Calm in the Face of Adversity
The third oil shock, which bore down on the producer countries at the end of 1985, was a remarkable change of fortune from the earlier shocks. But in spite of grave concern in many quarters, the panic some observers anticipated did not materialize. In fact, Gulf leaders are presenting the crisis as if it were a simple “normalization” which will align the Gulf economies with those of the rest of the developing world.
Though the crisis has been building for several years, its implications are far from fatal. Two-thirds of the proven world oil reserves are still located in the region, mostly in the Gulf Cooperation Council (GCC) states. There are also huge gas deposits, notably in Qatar, which has the world's third largest reserves. Though world demand has stagnated, oil remains an indispensable energy source. A climb in prices and in OPEC production in the not-too-distant future is very possible, either when the North Sea wells are exhausted, or in the event of a genuine recovery in the world economy.
Meantime, oil revenues remain substantial. If they seem small in comparison to recent years, they are still enormous in relation to the incomes of other countries in the region. What miracles Egypt could produce with the $30 billion that Saudi Arabia reaped in 1985 through its oil exports. Income per capita remains 15 times greater in the Gulf than in Yemen or Sudan, and an unskilled Egyptian worker can still earn more in Kuwait than a cabinet minister back home.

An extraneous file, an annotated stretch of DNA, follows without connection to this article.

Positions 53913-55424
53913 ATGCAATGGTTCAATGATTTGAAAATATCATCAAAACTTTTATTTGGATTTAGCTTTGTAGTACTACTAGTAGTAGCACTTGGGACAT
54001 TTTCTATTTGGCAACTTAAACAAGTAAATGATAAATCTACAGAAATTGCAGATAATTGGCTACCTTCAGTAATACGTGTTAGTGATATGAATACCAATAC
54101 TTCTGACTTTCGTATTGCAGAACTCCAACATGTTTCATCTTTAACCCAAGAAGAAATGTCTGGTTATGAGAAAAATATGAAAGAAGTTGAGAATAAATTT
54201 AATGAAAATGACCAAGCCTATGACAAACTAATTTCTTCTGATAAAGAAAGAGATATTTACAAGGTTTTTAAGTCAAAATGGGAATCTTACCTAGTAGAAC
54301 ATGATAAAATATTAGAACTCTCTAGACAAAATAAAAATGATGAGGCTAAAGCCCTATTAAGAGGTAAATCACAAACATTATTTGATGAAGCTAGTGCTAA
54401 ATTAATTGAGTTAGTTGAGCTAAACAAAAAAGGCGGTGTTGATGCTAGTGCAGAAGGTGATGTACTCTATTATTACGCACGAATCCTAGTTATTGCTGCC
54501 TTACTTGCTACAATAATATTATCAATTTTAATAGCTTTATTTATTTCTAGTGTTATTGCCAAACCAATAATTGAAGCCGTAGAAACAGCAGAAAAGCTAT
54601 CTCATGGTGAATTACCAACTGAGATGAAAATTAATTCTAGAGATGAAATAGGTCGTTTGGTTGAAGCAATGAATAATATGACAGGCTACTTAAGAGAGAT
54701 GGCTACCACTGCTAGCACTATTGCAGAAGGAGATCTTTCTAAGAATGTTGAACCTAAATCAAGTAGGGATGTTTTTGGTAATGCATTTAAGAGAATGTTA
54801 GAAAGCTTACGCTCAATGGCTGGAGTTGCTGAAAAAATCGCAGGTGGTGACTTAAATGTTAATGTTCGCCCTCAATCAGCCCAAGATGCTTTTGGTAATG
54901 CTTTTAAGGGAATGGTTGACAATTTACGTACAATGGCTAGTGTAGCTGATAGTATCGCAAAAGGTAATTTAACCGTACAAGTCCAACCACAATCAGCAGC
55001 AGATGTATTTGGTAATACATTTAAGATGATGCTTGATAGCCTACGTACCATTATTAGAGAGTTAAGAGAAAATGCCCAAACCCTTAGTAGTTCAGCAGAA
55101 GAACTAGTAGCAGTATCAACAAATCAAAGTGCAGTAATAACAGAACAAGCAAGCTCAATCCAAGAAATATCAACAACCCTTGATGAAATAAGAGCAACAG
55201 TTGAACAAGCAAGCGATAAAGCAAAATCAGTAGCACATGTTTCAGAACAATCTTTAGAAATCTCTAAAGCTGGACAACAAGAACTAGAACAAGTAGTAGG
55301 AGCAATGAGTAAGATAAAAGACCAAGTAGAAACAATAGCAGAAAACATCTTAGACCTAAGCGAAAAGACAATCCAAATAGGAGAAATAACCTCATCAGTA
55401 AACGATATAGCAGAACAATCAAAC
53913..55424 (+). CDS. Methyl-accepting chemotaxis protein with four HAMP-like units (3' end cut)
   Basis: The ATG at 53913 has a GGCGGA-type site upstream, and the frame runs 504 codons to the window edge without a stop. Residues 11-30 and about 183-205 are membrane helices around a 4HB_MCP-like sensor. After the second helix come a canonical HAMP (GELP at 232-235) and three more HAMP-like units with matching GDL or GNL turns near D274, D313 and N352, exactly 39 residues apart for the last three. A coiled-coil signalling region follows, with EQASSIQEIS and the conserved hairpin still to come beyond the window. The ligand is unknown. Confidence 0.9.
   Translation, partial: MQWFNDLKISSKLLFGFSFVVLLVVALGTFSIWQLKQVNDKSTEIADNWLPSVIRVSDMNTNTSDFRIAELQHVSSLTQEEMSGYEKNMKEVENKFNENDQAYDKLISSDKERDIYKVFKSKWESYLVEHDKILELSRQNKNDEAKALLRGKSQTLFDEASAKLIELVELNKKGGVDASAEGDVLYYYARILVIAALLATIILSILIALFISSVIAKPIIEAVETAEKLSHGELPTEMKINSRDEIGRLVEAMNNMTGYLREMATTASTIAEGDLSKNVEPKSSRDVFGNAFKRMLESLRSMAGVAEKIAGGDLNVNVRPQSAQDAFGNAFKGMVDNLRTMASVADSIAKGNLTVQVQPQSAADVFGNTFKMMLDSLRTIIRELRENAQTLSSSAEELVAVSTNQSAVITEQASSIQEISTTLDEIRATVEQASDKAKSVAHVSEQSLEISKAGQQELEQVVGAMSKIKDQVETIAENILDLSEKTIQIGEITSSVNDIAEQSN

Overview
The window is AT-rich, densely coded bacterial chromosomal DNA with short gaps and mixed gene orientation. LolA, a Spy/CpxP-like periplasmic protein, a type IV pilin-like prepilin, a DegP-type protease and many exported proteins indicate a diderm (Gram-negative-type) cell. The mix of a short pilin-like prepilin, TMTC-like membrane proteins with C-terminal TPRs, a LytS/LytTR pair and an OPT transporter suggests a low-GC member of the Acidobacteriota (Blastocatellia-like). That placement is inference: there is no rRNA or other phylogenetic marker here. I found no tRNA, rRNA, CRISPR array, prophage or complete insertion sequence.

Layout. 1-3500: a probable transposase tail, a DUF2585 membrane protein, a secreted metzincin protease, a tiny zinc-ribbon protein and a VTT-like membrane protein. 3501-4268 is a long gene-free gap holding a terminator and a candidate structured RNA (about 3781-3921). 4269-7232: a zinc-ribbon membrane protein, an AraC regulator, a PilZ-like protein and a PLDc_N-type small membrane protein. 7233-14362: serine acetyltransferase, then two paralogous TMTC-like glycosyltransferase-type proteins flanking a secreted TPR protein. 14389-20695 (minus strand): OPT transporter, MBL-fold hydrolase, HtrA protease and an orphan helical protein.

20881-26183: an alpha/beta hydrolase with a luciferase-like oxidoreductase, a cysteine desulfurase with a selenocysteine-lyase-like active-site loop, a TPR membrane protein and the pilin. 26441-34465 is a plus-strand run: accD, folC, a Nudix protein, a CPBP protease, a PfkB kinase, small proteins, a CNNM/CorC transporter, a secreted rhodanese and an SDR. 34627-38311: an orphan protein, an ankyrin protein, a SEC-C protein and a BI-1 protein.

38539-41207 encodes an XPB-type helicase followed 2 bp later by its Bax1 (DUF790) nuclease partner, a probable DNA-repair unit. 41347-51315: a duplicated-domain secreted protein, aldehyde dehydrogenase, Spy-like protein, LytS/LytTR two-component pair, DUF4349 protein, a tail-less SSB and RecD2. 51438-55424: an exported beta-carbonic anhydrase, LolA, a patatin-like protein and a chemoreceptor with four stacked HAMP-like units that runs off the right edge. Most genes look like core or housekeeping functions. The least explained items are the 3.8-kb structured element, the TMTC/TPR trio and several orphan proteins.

Gulf rulers like to remind their subjects that oil revenues began to flow after their dynasties were established in power. They had already implanted their political and military rule over impoverished tribal societies when oil first appeared in the 20th century. So oil earnings appear to be a result of their historic conquest (as in the case of the house of Saud) or of power slowly consolidated (as in the case of the house of Sabah in Kuwait) as well as their successful alliances, foreign and celestial. As Shaikh Zayid of Abu Dhabi is wont to proclaim, with a certain serene fatalism: “God gave me oil, and He can take it back at a moment’s notice.”